So why am I telling you about this now? I want you, most of all, to hear the SEQUEL. The very next year, this man and his family were in better shape. He came to our house again, to let us know that he and his family were doing the same thing for someone they knew that was in bad shape! He was so thankful to us, not only for the gift of food and money, but for the gift of the GIFT. Of seeing the GIFT in action. I went on to hear, in subsequent years, how the GIFT was being passed on, throughout a community of working poor, and yes, people who were often in our jail for one thing or another. Still, people with families to feed and needs to be met.

Even though we didn't tell anyone what we did, the word spread around, mostly through a community of people that most good citizens ignored or wouldn't associate with. I still hear about it now and then, over 30 yrs later. I certainly still reap benefits un-imagined from it. The memory of that first time still gives me chills.

That's my Christmas Story.

Tuesday, December 01, 2009

Member Comments About This Blog Post:
KAYYVAUGHN 12/14/2009 6:14AM

I agree with Martha. That was definitely a "Pay it Forward." It's so rewarding to do for others. You are a guardian angel.
Kay emoticon emoticon

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MKLUCILLE 12/12/2009 6:13PM

    That was an awesome story, what a great love of Man and God you & your Husband have. God Bless you Both! emoticon

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SCOTTYDOG76 12/4/2009 11:37AM

    A great story, Karen! And the best part is that it's about people that you know personally -- and it shows that the spirit of Christmas and giving can be passed along from person to person! A true story of giving and feeling good about it.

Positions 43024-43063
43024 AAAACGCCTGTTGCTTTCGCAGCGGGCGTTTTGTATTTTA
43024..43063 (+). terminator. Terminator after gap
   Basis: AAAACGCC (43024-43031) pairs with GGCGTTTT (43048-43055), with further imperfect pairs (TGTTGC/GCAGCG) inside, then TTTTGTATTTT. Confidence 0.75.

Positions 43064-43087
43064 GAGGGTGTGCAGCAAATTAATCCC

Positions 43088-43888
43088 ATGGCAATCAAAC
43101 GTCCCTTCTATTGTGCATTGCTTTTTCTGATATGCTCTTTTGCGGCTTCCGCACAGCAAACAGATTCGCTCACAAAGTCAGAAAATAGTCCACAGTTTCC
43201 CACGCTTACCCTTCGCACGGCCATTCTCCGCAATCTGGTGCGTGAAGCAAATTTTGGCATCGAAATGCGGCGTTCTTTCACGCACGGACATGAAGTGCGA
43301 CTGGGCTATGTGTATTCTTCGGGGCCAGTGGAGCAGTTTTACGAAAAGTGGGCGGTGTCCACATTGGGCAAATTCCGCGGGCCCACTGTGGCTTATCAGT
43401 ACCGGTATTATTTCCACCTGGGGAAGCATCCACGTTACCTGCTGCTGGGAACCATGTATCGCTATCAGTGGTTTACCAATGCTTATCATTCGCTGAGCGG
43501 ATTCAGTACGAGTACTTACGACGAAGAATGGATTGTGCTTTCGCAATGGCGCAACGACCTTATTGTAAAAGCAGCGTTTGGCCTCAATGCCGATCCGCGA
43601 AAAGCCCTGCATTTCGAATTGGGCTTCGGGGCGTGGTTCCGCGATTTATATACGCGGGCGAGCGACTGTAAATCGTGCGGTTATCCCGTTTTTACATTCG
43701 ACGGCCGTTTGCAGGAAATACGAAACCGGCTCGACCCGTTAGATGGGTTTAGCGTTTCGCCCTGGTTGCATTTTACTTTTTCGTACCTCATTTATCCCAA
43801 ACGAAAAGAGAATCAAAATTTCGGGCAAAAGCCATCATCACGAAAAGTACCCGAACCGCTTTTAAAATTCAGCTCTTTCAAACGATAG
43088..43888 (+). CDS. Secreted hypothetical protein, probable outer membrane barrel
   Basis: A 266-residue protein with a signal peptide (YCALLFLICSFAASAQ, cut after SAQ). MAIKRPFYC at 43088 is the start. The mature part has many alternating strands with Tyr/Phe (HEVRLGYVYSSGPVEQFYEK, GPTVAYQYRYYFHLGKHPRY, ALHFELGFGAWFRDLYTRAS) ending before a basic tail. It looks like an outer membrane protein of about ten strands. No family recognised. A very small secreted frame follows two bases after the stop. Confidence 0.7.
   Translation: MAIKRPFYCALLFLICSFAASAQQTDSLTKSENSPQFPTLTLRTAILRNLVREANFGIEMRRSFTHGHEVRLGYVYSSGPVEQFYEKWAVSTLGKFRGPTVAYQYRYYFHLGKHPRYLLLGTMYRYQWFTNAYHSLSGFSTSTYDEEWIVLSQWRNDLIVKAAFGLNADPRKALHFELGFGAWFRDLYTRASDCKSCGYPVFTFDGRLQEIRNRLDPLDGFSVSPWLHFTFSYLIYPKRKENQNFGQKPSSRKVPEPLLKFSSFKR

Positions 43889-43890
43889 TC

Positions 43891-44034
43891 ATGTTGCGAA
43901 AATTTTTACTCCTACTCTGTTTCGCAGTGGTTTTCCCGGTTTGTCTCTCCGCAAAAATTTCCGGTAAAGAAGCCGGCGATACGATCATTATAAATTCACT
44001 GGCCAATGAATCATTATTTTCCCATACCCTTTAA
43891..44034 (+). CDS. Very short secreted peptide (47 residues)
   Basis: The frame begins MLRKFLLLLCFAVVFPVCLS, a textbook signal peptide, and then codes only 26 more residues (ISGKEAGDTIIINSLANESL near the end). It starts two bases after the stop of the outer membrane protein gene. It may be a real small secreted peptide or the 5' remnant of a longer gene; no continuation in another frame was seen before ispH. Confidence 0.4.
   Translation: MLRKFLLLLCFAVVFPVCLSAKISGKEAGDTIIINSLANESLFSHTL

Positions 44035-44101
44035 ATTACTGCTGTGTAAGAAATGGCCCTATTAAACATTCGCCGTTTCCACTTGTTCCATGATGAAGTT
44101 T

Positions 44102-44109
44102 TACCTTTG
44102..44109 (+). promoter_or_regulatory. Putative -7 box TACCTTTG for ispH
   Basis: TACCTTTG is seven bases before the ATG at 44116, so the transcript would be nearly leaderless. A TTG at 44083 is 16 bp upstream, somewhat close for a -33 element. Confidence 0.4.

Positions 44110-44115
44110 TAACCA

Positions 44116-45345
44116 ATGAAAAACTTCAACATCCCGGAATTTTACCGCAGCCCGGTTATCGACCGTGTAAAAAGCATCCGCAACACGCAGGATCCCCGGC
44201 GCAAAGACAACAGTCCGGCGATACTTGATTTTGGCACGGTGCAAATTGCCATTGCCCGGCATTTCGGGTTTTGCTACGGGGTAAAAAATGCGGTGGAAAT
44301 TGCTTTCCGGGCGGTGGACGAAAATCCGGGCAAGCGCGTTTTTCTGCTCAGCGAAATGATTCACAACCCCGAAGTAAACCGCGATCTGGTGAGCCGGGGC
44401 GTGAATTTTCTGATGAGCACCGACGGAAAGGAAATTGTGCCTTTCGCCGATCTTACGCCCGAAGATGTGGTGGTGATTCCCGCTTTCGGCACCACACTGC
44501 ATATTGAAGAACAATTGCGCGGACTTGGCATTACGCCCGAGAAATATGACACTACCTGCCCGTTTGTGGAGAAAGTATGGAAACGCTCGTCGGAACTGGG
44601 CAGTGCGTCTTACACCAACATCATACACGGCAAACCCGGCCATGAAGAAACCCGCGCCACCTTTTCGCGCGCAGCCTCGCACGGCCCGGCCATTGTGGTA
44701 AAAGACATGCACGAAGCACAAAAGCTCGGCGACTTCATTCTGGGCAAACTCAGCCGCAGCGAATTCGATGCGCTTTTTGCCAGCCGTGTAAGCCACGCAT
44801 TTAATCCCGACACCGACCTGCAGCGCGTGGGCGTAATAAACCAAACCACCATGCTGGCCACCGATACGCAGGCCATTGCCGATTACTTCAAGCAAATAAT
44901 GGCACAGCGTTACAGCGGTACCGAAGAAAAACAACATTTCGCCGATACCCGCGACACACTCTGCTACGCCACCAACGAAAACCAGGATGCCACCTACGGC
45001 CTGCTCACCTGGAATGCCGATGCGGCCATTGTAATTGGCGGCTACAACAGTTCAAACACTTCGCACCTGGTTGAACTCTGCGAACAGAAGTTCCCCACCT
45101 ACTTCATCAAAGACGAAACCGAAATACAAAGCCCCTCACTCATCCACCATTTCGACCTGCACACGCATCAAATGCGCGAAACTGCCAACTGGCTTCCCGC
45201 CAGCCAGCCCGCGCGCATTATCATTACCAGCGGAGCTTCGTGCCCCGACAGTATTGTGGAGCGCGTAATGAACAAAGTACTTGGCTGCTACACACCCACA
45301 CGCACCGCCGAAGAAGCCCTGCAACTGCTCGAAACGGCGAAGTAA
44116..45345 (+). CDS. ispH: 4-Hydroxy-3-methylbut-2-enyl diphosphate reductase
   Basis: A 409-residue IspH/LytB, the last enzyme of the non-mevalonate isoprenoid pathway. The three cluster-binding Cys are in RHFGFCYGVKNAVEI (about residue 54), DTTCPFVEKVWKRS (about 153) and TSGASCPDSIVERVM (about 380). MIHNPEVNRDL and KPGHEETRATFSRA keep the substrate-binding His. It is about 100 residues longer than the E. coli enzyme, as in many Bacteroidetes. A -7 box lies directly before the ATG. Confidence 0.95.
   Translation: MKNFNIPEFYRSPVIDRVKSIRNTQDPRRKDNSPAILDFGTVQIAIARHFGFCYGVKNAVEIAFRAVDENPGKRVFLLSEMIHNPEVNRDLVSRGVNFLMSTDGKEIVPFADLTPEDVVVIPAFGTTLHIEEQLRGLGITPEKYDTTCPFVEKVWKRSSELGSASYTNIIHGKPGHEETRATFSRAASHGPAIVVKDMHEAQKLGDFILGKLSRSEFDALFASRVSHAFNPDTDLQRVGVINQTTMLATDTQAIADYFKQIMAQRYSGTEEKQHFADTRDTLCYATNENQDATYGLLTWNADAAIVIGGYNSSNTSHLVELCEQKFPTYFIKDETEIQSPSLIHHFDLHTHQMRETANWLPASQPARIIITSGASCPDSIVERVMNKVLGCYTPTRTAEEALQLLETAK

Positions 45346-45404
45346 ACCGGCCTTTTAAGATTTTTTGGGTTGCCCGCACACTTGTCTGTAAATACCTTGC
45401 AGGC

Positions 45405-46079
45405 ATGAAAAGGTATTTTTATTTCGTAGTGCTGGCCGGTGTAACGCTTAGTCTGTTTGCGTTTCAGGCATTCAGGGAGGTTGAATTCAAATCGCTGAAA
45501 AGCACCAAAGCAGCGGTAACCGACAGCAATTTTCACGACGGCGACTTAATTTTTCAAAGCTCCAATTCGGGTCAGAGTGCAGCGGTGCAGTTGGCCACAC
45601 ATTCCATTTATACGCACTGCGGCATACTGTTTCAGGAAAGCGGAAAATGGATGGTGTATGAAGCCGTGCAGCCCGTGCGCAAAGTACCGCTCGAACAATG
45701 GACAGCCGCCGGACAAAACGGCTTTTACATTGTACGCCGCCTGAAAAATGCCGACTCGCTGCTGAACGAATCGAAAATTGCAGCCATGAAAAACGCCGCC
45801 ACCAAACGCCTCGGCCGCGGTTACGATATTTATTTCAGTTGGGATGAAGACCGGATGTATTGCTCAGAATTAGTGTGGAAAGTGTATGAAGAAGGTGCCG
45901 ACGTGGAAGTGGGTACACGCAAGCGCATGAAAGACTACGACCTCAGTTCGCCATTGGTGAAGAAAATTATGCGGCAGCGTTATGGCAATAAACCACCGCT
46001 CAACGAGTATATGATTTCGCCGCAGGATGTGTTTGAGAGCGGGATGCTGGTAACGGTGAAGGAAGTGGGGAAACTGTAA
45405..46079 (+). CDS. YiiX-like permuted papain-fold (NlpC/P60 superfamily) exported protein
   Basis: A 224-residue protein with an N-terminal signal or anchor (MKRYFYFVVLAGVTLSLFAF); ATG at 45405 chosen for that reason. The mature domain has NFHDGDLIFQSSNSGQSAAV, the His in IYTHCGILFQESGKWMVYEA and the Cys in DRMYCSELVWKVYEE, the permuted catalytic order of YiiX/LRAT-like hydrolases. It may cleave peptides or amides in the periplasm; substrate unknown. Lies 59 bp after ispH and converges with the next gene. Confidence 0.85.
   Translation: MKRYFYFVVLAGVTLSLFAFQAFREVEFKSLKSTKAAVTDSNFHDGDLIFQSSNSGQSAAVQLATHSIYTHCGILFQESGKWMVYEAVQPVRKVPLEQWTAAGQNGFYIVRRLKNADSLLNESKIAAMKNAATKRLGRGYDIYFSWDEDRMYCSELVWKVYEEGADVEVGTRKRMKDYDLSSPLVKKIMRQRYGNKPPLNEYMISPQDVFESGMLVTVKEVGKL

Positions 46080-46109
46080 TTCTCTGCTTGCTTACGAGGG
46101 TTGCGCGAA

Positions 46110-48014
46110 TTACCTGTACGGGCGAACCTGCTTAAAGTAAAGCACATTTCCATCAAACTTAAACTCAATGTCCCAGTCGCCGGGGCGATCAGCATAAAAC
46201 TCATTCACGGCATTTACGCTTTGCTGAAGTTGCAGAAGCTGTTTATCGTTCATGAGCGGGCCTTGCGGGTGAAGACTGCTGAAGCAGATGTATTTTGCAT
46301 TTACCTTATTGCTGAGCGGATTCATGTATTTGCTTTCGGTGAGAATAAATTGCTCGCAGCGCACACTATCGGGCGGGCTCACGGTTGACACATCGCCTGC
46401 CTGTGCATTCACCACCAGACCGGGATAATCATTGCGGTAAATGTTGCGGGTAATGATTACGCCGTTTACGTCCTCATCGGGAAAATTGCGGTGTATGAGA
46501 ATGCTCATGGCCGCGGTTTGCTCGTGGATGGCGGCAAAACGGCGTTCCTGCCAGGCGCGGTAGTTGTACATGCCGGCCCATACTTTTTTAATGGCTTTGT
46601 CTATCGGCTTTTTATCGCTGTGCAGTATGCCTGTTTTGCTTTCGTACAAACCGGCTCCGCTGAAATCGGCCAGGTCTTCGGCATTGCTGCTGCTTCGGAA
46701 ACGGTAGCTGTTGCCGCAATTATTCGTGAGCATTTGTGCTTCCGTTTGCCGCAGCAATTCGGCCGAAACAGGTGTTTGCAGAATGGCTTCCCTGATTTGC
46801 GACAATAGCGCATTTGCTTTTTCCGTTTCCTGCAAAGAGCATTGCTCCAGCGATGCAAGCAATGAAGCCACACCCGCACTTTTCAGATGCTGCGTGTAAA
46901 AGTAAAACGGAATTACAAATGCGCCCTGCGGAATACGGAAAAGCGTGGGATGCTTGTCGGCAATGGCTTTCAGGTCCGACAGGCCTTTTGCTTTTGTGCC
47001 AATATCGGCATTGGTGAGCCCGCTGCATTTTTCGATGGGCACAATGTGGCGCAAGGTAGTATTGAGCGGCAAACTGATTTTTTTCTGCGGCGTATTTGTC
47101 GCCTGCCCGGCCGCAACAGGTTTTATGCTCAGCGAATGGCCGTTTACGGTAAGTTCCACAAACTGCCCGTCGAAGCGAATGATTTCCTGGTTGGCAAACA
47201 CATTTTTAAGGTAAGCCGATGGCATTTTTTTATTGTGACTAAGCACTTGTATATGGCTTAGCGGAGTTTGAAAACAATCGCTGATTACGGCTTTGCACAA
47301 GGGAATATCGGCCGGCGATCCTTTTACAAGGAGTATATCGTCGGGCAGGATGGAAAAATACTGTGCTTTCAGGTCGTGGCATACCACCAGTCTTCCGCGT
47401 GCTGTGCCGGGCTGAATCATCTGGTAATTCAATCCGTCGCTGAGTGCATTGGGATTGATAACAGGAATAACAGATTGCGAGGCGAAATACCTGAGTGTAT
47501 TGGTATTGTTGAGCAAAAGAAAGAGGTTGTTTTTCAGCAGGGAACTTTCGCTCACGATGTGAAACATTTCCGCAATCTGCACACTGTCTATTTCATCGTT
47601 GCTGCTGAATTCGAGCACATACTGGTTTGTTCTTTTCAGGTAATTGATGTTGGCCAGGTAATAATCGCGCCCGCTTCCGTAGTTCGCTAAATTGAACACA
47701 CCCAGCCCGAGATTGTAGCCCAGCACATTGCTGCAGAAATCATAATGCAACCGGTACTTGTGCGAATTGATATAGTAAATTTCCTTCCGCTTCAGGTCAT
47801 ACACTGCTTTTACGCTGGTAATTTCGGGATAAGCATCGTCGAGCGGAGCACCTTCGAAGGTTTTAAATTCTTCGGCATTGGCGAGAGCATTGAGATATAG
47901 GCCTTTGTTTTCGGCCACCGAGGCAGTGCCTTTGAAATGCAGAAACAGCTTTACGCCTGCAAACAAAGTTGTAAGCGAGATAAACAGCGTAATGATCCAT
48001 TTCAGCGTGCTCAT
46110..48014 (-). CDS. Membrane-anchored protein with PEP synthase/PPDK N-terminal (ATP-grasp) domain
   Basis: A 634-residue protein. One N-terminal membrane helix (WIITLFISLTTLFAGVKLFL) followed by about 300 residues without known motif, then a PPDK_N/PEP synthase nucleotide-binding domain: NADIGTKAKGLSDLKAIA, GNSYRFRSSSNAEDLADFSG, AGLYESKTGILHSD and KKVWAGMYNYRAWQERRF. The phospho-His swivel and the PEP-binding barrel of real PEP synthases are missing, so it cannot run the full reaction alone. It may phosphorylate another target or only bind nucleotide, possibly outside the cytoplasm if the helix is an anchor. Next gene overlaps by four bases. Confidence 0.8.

Hugs, Eve

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SOPHIEMAE2007 12/2/2009 6:22PM

    Wonderful story! Pay it forward!

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READINGDOC 12/2/2009 2:22PM

    Great story of giving. Thanks for sharing. Lynda

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JUSTJO66 12/2/2009 1:46PM

    A wonderful story and tradition. It blessed my heart to read this. Thank you for sharing with us.

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GOALIEGRANDMA3 12/1/2009 1:55PM

    You started a "pay it forward" long before it was even a saying.

We all knew you were a special person. emoticon

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--KREN 12/1/2009 12:20PM

    Jim left this world years ago, still living in my heart though. Thank you for all the kind words. Karen

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FISHINGLADY66 12/1/2009 12:16PM

    This is a wonderful story of how people give love and help. Your reward has already come. This is the best blog I have read in a long time. It joys my heart to know there are people like you and Jim in this world. May God Bless you this Christmas.
emoticon Irene

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NANCY- 12/1/2009 12:13PM

    Everyday is an opportunity to give.

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BELTONWALKER67 12/1/2009 11:18AM

    This is probably the best post I have read in my time with Sparkpeople. To me, this is the true meaning of Christmas, as well as everyday life, in sharing with one another. You & your husband started an amazing tradition in your own way that will continue for years to come.
Thank you & Merry Christmas.


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PJSTIME 12/1/2009 7:26AM

    What a wonderful story. I have never done anything quite that big, but I do try and pay it forward in smaller ways.

Thank you so much for starting my Tuesday with this story.

PJ emoticon

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DAYHIKER 12/1/2009 7:23AM

    That's a wonderful Christmas story and likely the best one I'll read this season. Thank you for posting it!

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BIRDLEGS29 12/1/2009 7:22AM

    What a lovely story! The idea of "pass it forward" is not new and you and your husband started quite a chain. Bless you!